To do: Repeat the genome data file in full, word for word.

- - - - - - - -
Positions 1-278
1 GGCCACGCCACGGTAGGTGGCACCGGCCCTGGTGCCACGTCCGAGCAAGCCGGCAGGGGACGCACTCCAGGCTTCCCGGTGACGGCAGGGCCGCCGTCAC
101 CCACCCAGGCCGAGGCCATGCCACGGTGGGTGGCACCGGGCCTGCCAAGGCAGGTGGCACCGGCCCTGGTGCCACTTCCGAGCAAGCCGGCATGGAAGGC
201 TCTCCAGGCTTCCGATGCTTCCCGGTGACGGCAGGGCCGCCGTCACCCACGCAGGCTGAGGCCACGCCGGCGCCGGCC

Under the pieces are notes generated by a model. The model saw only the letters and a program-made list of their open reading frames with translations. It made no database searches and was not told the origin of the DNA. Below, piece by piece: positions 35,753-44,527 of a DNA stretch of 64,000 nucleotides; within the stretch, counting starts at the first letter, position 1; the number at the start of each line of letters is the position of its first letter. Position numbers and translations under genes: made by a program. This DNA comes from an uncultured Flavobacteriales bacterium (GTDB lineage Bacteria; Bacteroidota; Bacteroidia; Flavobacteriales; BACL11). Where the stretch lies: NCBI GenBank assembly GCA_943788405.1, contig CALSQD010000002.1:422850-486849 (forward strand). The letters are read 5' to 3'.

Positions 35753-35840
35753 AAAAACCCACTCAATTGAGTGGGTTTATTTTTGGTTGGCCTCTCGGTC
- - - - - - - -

Positions 1-278
1 GGCCACGCCACGGTAGGTGGCACCGGCCCTGGTGCCACGTCCGAGCAAGCCGGCAGGGGACGCACTCCAGGCTTCCCGGTGACGGCAGGGCCGCCGTCAC
101 CCACCCAGGCCGAGGCCATGCCACGGTGGGTGGCACCGGGCCTGCCAAGGCAGGTGGCACCGGCCCTGGTGCCACTTCCGAGCAAGCCGGCATGGAAGGC
201 TCTCCAGGCTTCCGATGCTTCCCGGTGACGGCAGGGCCGCCGTCACCCACGCAGGCTGAGGCCACGCCGGCGCCGGCC

Under the pieces are notes generated by a model. The model saw only the letters and a program-made list of their open reading frames with translations. It made no database searches and was not told the origin of the DNA. Below, piece by piece: positions 35,753-44,527 of a DNA stretch of 64,000 nucleotides; within the stretch, counting starts at the first letter, position 1; the number at the start of each line of letters is the position of its first letter. Position numbers and translations under genes: made by a program. This DNA comes from an uncultured Flavobacteriales bacterium (GTDB lineage Bacteria; Bacteroidota; Bacteroidia; Flavobacteriales; BACL11). Where the stretch lies: NCBI GenBank assembly GCA_943788405.1, contig CALSQD010000002.1:422850-486849 (forward strand). The letters are read 5' to 3'.

Positions 35753-35840
35753 AAAAACCCACTCAATTGAGTGGGTTTATTTTTGGTTGGCCTCTCGGTC